I like most types of music. Country is my favorite as I’m attracted to the storytelling element of many country songs. I was driving to the airport this morning and heard a new song by Lady Antebellum called, What If I Never Get Over You.
Now as you’re likely thinking, this song is about the end of a romantic relationship, and you’re right. But what caught my attention this morning as I heard the song for the first time was one line: what if time doesn’t do what it’s supposed to do?
So my question to you is this: What the hell is time supposed to do? In this song, it seems that time is supposed to magically let the people in the relationship move on, and get happy again, and maybe even find another romantic partner. Well, don’t hold your breath on that one or you’ll likely turn blue. This song—and I really like it—simply focuses on one of life’s struggles; the loss of love.
As I drove up I-95 toward the rising sun my mind began to explore this question, What the hell is time supposed to do? Here’s what I came up with: life ain’t perfect, and this is okay. This is a belief that I’ve been working hard to internalize for myself. Life will force us to struggle with this one. What do I mean it ain’t perfect? Well, it wasn’t perfect when I lost a good friend in a tragic accident in 1992. It wasn’t perfect on that clear Fall day in NYC on 9/11. It wasn’t perfect when I received so many calls over the years to tell me about the deaths and sickness of people I love (Cancer, ALS, and all the rest). I’m certain you can tell me all your stories of this imperfect life.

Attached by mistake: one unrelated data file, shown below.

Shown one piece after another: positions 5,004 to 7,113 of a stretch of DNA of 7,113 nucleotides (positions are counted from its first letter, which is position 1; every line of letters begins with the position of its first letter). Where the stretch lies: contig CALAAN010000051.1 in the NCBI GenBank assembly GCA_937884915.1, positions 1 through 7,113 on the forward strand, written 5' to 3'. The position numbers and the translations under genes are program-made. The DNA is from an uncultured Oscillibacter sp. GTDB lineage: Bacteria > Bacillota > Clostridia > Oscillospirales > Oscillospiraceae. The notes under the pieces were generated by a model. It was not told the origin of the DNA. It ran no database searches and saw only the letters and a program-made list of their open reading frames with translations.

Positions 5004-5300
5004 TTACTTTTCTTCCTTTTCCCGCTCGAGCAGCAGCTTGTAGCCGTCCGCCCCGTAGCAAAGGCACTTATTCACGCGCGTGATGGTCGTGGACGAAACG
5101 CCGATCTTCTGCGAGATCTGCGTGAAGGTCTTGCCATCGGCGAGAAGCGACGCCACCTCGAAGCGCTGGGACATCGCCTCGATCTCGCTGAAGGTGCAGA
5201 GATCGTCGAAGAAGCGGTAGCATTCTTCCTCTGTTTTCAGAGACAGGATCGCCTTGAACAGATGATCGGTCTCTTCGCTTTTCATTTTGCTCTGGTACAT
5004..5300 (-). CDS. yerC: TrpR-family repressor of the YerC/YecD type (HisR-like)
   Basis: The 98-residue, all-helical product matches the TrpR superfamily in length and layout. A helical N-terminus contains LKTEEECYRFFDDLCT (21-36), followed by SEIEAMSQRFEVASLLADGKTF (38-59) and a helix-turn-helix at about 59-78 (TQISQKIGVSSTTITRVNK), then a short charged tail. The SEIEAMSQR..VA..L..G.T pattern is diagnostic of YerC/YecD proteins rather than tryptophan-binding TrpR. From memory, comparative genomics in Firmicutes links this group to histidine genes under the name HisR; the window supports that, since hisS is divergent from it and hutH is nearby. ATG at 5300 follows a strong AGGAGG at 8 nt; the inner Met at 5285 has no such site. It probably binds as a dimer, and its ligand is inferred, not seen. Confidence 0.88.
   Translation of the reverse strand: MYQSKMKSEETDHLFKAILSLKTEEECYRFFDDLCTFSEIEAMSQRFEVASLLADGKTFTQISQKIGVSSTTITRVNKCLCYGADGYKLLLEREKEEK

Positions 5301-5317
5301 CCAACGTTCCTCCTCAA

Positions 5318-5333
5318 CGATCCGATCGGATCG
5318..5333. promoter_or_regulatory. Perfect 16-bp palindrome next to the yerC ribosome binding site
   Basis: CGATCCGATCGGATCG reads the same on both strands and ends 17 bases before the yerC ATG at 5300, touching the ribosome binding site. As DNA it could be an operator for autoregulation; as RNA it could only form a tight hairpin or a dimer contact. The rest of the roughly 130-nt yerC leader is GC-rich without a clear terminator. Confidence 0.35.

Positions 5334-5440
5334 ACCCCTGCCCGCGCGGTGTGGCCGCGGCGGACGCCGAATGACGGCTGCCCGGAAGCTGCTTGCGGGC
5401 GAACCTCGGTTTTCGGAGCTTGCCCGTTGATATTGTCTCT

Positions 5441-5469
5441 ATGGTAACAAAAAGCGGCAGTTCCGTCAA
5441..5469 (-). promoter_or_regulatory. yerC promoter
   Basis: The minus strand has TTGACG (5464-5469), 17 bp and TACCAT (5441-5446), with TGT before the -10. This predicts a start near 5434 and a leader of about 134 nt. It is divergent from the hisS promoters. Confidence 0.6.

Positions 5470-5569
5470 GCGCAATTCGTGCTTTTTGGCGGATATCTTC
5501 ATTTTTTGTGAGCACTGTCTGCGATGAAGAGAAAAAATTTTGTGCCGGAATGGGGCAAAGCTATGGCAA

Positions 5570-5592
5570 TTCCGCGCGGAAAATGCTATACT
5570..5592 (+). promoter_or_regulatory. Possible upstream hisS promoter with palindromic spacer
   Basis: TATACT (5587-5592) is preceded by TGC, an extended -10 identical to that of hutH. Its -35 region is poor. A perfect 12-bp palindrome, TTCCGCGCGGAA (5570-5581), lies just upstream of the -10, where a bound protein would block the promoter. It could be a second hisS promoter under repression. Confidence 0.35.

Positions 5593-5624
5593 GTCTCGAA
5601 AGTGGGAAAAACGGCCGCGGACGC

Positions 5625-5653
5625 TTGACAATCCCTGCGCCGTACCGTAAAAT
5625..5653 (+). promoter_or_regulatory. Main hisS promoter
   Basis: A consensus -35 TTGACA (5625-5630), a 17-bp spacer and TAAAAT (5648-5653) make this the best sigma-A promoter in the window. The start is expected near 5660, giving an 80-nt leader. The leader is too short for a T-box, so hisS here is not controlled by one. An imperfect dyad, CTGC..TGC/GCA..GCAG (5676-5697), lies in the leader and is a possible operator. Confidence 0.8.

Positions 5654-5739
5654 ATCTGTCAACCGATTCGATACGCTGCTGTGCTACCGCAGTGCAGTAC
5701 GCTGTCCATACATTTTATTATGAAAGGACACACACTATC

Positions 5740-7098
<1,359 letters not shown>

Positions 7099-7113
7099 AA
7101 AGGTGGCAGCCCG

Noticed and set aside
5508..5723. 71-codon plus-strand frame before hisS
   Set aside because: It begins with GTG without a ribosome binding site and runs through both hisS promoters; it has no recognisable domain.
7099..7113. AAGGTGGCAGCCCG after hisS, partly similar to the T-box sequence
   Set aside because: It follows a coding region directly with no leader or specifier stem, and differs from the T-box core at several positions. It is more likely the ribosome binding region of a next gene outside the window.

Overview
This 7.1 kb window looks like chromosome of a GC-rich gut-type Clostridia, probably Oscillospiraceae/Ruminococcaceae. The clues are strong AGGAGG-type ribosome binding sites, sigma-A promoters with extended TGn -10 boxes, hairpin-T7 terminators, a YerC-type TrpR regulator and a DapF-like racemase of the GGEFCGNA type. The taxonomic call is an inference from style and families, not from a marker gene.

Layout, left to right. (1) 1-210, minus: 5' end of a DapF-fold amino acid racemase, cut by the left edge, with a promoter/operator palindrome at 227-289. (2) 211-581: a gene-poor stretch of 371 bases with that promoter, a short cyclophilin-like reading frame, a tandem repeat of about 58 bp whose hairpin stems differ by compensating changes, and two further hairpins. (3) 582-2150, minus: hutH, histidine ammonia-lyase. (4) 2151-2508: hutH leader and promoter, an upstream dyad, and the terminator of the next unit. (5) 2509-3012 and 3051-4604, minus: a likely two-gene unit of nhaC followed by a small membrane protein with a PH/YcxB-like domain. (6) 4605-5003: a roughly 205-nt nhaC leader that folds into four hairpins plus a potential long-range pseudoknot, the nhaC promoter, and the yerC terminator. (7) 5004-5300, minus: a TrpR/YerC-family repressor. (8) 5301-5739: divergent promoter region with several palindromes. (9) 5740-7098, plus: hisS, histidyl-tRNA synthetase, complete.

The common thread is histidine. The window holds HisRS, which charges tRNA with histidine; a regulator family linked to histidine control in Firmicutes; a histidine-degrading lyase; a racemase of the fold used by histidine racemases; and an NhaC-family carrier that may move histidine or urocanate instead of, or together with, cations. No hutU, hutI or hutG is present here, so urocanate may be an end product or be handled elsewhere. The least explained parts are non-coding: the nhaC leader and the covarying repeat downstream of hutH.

This life is not perfect because:
People operate out of truth and integrity
People fall out of love with one another
Our kids fail – they lose games; don’t get into certain colleges, and make poor choices
Companies lay people off
People get sick and suffer and die
The first line of the song is a good one and it’s this: “It's supposed to hurt, it's a broken heart. But the moving on is the hardest part.” I believe this life is a wonderful gift, and it’s designed to be imperfect because we’re human. What’s important for us to consider is to know this, to really know it. I don’t mean we should be walking around expecting sadness and struggle like Winnie the Pooh’s pessimistic friend, Eeyore.
No, we should come back to this life everyday and set the intention to create a wonderful life, and to accept the imperfections and heed the wisdom of St. Francis de Sales when he offered us this: “Have patience with all things, but chiefly have patience with yourself. Do not lose courage in considering your own imperfections, but instantly set about remedying them—every day begin the task anew.” For me, deSales is also talking about life.
The “moving on” part is what is tied to the title of this blog, “What if time doesn’t do what it’s supposed to do?” Look, time is not gonna do anything, and to wait for it to do something is a cop out on our part, it’s an excuse for us not to engage in the struggle(s) of life . Time doesn’t do anything, it can’t and it’s not supposed to, it just is, and it just passes. We—I repeat—we, are supposed to do something in this worldly measurement called ‘time.” We are supposed to acknowledge the bad times and struggles in life and surrender to the pain and the hurt, it’s part of living. We’re supposed to seek support from our family and friends and Faith. We’re supposed to develop a vision as to what it’s going to like when we move through the hurt and loss. We’re supposed to get our ass out of bed and take action. Engage. Tap into that wonderful slice of the energy of your humanity called resilience.
So, I wish you all the best, and when this is not the case and you are in one of life’s struggles, I wish you the ability to “press on” and realize that time is not supposed to do anything, you are!